Surgical treatment, known as deep brain stimulation (DBS), is often recommended for patients whose movement symptoms have caused a decline in their quality of life and who have not responded favorably to medication therapies. This type of surgery is most often performed on patients with Parkinson’s disease, essential tremor, dystonia and tremor due to multiple sclerosis. DBS surgery involves the implantation of a very thin lead containing four electrode contacts which are connected by an extension wire to an impulse generator or “pacemaker”. This pacemaker is then programmed to deliver electrical impulses to specific areas of the brain. These electrical impulses stimulate the brain to provide patients with relief from tremors, rigidity, slowness of movement and stiffness and can also improve balance problems associated with their neurological conditions. The stimulation produced by the impulse generated can be adjusted over time as the patient’s condition improves.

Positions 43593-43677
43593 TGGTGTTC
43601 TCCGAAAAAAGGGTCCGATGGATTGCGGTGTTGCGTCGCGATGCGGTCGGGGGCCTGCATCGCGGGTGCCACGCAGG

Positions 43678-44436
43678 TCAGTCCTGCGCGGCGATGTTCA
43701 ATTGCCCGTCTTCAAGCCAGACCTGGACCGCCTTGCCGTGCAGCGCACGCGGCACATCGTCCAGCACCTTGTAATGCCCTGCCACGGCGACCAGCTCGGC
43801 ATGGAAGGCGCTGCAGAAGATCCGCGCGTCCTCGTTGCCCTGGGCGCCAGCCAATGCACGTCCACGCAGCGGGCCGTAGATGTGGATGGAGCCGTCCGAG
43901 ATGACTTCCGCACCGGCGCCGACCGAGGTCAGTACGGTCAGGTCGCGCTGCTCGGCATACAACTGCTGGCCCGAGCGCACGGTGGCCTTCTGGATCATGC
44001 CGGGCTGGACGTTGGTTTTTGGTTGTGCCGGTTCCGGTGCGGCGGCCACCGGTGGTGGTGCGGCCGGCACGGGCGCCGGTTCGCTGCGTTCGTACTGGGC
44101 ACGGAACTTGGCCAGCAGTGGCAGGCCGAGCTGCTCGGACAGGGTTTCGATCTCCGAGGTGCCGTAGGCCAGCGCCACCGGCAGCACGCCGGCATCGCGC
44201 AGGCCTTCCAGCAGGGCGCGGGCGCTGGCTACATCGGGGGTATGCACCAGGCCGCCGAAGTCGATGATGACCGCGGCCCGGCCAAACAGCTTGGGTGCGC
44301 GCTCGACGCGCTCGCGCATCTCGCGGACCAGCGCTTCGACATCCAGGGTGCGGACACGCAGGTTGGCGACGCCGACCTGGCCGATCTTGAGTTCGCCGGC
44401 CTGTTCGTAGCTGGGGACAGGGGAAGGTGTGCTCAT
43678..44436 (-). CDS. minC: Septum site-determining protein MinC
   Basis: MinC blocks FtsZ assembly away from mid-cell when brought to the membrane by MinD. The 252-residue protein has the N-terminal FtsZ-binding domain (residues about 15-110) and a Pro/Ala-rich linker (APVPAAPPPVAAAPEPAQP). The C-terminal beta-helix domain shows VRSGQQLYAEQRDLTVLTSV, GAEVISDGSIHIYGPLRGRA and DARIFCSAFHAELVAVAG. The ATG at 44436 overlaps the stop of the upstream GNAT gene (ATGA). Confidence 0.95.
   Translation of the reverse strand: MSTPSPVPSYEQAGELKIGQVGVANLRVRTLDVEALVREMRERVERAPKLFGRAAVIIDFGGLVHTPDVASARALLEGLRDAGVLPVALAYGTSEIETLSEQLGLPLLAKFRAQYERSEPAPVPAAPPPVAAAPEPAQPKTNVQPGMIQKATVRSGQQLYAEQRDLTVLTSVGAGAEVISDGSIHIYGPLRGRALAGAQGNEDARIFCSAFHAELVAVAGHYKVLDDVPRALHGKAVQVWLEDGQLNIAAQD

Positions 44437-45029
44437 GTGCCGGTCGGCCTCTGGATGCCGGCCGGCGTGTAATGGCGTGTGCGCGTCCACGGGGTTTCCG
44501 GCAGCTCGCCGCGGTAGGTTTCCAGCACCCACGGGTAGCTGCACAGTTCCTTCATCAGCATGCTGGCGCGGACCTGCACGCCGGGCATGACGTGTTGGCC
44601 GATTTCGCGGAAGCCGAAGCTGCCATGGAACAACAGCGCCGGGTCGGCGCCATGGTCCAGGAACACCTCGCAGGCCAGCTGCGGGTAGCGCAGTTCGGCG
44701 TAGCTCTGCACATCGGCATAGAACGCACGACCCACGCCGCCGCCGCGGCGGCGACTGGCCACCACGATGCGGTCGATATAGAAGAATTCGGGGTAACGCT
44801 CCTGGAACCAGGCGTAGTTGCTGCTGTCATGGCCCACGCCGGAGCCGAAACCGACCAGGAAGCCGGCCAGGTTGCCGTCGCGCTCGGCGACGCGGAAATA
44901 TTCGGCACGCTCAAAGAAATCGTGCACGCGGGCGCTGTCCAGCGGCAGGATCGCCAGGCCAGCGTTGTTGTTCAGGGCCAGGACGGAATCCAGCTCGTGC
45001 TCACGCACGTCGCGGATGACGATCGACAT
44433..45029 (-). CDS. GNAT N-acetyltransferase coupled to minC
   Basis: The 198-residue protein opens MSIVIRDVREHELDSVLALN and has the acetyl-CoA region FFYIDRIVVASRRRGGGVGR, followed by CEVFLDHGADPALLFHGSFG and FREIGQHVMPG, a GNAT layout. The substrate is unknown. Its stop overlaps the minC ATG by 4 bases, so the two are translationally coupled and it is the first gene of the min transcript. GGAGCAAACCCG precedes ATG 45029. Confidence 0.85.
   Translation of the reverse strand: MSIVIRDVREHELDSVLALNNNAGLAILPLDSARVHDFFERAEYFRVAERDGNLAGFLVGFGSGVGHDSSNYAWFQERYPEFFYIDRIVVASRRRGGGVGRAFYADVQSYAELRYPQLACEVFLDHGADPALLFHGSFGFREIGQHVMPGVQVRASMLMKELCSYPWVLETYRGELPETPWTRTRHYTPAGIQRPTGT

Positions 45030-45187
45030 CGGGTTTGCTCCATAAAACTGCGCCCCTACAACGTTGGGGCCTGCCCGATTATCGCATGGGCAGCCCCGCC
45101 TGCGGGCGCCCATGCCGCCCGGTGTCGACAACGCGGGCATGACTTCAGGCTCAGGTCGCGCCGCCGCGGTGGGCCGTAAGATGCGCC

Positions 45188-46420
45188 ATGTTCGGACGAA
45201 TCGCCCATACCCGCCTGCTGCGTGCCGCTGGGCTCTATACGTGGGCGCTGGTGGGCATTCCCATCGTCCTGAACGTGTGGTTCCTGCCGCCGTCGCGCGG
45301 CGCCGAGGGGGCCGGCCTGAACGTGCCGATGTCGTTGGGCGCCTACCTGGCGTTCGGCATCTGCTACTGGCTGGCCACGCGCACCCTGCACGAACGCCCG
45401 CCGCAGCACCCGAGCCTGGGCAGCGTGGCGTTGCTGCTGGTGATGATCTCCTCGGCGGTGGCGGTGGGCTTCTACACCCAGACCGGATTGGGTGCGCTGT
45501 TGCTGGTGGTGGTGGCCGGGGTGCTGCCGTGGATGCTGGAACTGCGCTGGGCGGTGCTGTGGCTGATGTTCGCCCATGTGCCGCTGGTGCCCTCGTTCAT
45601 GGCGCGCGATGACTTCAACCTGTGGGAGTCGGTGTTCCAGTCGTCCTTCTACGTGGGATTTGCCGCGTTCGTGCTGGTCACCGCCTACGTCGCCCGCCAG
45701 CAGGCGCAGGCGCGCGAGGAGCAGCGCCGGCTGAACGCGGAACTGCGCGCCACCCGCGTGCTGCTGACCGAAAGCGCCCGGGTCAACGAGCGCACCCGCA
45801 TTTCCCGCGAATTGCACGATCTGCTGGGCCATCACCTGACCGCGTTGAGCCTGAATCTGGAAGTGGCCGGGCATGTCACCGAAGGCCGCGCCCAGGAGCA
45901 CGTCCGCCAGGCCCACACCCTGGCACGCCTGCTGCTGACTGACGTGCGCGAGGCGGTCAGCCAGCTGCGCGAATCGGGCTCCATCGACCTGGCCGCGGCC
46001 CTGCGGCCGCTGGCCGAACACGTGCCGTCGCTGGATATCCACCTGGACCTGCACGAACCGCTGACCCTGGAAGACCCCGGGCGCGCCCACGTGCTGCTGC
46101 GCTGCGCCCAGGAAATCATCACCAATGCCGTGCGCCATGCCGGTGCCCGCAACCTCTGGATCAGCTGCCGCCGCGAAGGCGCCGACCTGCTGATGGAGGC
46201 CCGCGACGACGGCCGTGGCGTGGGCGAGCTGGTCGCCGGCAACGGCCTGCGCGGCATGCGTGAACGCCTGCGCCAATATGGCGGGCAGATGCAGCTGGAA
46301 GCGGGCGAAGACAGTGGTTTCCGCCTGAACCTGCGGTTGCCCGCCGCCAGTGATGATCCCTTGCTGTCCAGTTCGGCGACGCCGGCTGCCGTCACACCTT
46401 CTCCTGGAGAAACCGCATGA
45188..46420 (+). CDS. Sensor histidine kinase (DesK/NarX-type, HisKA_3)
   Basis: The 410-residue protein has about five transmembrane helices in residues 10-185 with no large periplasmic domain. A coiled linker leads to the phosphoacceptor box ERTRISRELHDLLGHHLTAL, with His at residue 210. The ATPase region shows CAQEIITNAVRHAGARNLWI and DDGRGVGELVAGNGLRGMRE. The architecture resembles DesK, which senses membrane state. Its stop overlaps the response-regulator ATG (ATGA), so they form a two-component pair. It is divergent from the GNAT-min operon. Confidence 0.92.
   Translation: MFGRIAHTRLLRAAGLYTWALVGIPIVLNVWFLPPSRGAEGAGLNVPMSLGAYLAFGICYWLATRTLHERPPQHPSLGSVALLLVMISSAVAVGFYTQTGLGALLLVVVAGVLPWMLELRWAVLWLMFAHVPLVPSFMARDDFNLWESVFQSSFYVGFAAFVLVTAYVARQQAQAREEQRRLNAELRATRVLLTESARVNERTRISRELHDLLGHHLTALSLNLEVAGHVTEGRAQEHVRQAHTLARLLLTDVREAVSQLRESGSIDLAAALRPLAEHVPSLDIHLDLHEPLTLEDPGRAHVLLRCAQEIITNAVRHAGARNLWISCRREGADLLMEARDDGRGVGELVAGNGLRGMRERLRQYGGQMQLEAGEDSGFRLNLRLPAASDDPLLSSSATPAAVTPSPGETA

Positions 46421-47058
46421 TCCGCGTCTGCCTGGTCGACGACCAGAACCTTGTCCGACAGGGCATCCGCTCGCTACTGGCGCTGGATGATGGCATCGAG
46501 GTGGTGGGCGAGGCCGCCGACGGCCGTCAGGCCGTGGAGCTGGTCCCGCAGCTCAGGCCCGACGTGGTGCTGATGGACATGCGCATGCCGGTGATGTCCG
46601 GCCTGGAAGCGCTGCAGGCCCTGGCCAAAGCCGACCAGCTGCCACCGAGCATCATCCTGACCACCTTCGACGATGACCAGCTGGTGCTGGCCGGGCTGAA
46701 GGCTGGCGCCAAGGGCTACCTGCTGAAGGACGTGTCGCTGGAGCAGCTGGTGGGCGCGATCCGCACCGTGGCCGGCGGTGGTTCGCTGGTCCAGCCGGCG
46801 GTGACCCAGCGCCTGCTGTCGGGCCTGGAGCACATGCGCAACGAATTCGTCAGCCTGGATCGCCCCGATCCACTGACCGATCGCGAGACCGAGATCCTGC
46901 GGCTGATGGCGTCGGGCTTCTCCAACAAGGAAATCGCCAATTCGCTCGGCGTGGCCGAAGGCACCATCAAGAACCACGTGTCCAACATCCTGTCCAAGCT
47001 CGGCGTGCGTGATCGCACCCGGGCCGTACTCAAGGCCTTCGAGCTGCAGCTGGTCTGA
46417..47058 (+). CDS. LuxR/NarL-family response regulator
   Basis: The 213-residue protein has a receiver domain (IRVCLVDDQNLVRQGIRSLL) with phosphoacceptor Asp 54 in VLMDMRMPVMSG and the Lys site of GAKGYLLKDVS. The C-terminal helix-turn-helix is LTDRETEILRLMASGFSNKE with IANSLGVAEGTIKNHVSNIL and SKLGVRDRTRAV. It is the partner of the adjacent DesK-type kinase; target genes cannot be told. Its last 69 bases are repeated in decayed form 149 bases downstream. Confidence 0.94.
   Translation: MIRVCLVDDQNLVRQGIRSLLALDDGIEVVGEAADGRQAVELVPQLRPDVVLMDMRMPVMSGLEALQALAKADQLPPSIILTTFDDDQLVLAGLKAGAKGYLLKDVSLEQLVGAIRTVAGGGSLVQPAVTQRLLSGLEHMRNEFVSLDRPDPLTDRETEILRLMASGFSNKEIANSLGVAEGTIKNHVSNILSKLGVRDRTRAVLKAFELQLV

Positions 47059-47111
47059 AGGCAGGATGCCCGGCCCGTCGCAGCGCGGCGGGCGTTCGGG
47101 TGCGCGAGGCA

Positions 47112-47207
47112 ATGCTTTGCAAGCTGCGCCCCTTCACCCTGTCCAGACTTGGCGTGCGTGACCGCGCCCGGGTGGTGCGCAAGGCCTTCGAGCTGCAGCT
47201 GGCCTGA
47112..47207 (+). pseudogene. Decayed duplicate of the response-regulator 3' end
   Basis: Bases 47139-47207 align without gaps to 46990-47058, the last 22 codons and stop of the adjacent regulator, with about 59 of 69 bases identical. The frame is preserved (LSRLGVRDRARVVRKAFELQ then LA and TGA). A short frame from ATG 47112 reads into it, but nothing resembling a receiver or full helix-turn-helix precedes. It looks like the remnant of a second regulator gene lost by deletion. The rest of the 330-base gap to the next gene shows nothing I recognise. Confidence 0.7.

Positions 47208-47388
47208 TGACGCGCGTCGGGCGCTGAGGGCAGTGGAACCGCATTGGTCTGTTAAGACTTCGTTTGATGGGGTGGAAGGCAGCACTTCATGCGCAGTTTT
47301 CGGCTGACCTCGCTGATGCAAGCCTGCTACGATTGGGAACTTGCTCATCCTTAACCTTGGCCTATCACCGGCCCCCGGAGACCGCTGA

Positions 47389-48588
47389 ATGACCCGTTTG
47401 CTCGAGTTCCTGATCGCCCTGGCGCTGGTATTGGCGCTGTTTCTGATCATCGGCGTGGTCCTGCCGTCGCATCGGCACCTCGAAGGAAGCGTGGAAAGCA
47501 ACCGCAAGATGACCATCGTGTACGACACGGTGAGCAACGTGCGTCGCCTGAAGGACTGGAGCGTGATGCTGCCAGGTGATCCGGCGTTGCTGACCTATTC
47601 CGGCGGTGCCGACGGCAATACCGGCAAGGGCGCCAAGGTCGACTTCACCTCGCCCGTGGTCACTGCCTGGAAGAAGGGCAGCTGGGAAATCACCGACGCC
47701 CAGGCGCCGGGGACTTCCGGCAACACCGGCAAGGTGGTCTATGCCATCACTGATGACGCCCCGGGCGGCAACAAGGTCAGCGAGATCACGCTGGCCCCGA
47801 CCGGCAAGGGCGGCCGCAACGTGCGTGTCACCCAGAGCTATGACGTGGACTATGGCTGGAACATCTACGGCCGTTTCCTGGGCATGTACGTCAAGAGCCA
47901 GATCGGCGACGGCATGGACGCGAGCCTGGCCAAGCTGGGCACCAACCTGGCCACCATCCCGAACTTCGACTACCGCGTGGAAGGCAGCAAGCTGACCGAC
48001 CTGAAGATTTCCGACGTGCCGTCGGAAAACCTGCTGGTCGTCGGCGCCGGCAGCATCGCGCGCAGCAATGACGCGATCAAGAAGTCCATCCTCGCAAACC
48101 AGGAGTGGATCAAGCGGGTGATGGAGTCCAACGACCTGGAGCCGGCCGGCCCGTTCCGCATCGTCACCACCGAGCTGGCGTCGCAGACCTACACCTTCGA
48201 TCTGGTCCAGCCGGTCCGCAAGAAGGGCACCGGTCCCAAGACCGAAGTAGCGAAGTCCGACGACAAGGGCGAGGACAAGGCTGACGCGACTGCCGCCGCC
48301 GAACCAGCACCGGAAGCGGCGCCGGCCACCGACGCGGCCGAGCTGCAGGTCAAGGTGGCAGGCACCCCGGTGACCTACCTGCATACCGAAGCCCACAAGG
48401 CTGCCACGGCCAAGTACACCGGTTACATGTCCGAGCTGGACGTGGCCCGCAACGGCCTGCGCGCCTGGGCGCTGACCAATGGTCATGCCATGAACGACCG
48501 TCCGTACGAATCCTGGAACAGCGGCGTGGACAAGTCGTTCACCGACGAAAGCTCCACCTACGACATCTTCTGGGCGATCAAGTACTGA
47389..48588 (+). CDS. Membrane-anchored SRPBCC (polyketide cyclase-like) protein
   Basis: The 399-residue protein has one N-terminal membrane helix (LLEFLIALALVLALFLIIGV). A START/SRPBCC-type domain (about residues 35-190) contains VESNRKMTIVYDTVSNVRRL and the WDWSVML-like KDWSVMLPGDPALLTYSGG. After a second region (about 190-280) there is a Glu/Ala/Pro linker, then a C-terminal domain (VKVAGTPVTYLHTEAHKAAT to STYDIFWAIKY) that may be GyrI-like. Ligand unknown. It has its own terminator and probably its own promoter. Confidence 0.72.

Deep brain stimulation surgery is very safe and effective with beneficial effects often lasting several years. Patients who have developed side effects to their medications can often see a 50 to 70 percent improvement in their movement symptoms and a significant reduction in their tremors. DBS patients have also reported an average of a 50 percent improvement in their walking and balance following surgery. Similarly, patients with involuntary movements (dyskinesia) due to their medications have noted more than 80 percent reduction in their involuntary movements. Most DBS patients are able to significantly reduce their medications after undergoing the procedure.